Review: Dynasty Warriors 9 – Disaster of the Three Kingdoms
To put it simply, Dynasty Warriors 9 is basically the $60 equivalent of a Steam Early Access title, and it’s a slap in the face, and the reproductive organs, to fans of the series.
Fair warning: I’ve been putting off writing this review because I’m a big fan of Dynasty Warriors and I’ve put 40 hours into this game begging for some positive things to say before I rake it across the coals on why it’s so incredibly bad that Warriors All-Stars was a fucking masterpiece by comparison.
This is, by far, the absolute worst entry in the entire Dynasty Warriors franchise. I forgave StrikeForce for being complete shit because it was at least somewhat compelling. When Dynasty Warriors 8 introduced individual movesets for every character, I rejoiced because it finally meant the officers would feel at least somewhat unique, instead of simply being palette swapped copies with different names for the sake of having a ridiculously expansive roster of characters. Dynasty Warriors 9 says fuck all of that and returns to copy and pasting officers while removing unique weapons, and turning something that finally felt mostly perfect into an open world mess.
The story mode itself unfolds in a somewhat decent fashion, but it’s not exactly streamlined for returning fans to just jump in and go to war with their favorite general. Many of the favorites aren’t playable from the start, including the infamous Lu Bu, Guan Yu, Sima Yi, Sun Quan, or even any of the newcomers such as Zhou Cang who was formally introduced as a playable character in the aforementioned Warriors All-Stars. As a result, you’ve basically got to grind through a chapter or two as Xiao Dun or Cao Cao before eventually unlocking other people that you may have preferred to start out with.
Cheng Pu is playable for the first time in Dynasty Warriors 9, but just like Lu Bu, he only lives for about two chapters, making your adventures with him incredibly short – while other characters like Cao Cao survive most of (if not all of) the thirteen chapters. I guess I can forgive this mechanic as you do eventually open up a free play mode which allows you to play any chapter with any character, but it’s still a lot to ask players to grind through to unlock their heroes.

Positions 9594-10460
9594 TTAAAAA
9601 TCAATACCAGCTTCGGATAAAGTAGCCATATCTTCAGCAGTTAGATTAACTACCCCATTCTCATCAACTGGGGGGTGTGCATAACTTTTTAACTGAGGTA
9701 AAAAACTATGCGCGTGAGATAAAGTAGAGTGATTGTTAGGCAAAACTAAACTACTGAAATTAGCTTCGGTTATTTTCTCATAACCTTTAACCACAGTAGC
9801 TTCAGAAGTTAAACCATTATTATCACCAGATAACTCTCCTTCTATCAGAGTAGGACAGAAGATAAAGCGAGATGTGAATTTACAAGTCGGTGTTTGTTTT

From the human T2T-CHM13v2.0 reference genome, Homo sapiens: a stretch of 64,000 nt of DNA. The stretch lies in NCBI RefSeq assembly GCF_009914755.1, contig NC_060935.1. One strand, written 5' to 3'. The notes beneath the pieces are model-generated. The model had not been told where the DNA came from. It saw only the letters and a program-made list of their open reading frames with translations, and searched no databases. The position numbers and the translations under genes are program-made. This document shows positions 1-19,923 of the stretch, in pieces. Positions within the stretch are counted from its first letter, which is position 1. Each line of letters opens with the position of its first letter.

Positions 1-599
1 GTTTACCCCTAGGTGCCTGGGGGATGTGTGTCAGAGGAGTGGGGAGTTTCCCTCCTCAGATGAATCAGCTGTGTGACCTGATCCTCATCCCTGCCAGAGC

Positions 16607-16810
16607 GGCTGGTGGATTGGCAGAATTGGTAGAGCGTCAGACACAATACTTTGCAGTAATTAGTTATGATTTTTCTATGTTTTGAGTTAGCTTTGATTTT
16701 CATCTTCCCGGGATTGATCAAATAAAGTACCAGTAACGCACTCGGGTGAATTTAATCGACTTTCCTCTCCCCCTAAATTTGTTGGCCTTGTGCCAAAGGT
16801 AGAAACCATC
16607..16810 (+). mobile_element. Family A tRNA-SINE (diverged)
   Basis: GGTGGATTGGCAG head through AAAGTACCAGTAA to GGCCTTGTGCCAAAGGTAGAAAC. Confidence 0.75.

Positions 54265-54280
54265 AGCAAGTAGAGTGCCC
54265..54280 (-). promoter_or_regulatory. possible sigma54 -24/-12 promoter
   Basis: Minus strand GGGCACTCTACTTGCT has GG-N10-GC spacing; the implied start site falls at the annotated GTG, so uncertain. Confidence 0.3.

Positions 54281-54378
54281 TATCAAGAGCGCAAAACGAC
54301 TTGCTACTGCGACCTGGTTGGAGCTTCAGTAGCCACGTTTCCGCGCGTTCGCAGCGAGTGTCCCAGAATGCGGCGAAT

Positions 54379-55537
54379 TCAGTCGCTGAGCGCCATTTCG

Speaking of grinding, there are a ton of side missions to complete in each chapter and as you complete the side missions, it lowers the difficulty of the main objective quests. This is a nice touch, but honestly, completely useless since a majority of these missions are fetch and return, kill X, or capture Y base type quests. To break up the tedium, they added the ability to fast travel in this big open map – which is great considering there’s nothing around except for the populated spots on the map. Turning Dynasty Warriors into a FarCry clone (complete with having to climb radio towers to “see” the lands) is annoying and simply doesn’t fit with the franchise’s history.
I get it, Dynasty Warriors is an extremely niche game and it needed a revamp in order to appeal to a more broad audience, but why bother taking one small map and literally stretching it out to cover an obscene amount of space instead of making multiple maps that connect together? Why bother having a horse that levels up by riding or attacking when you can just fast travel to everything? In fact, Dynasty Warriors 9 struggles so much with identity that it gives players a grappling hook that allows you to quickly scale walls and simply go over the terrain that you used to have to fight through in order to progress. Why bother taking strongholds and supply captains out when you can rush in, hop the walls, kill the general, and immediately take over control of the entire area?
These are the questions I found myself asking a lot while playing Dynasty Warriors 9. Why bother doing any of this? They removed unique weapons like Zhang He’s claws because they “weren’t lifelike enough” but then continued to let sorcerers have the ridiculous “magic fans.” So Zhang He and Sima Yi can’t have claws because they weren’t a realistic weapon for the time period, but Cao Cao can do Musou attacks that literally rain ice and that’s okay? No. Everything about Dynasty Warriors 9 is tragically bad. From the sub-par PS3-at-best graphics to the absolutely oblivious AI, to the open and horribly empty world, to the bad attempts at making hunting seem like a good idea as a side task – Dynasty Warriors 9 is a clusterfuck of dartboard ideas and feels as poorly constructed as it does rushed and effortless.
To put it simply, Dynasty Warriors 9 is basically the $60 equivalent of a Steam “Early Access” title for console owners, and it’s a slap in the face and the reproductive organs to fans of the series. Let’s not even begin to talk about all of the other shortcomings, such as the horrendous English voice actors, or the impossibly bad frame rates when played on what is dubbed the “most powerful home console.” This game should never have been released in the state that it’s in, and it’s an abomination that this was presented to us as a main numbered entry to the series. After 35 hours of gameplay, while I’m not a big fan of some of the changes, I can forgive almost everything – but I can’t forgive the fact that this game looks like shit and runs worse than some PS2 games did.
As a fan of the franchise since Dynasty Warriors 2, and as much as it pains me to say this: Go back to the drawing board, Tecmo Koei, and don’t release Dynasty Warriors (or any other game for that matter) again until it’s at least technically competent. I can’t believe Omega Force even allowed their name to be put on this piece of shit. There is no excuse that this game should be as bad as it is.
Dynasty Warriors 9 was reviewed on the Xbox One X and was provided to us for review by Tecmo Koei.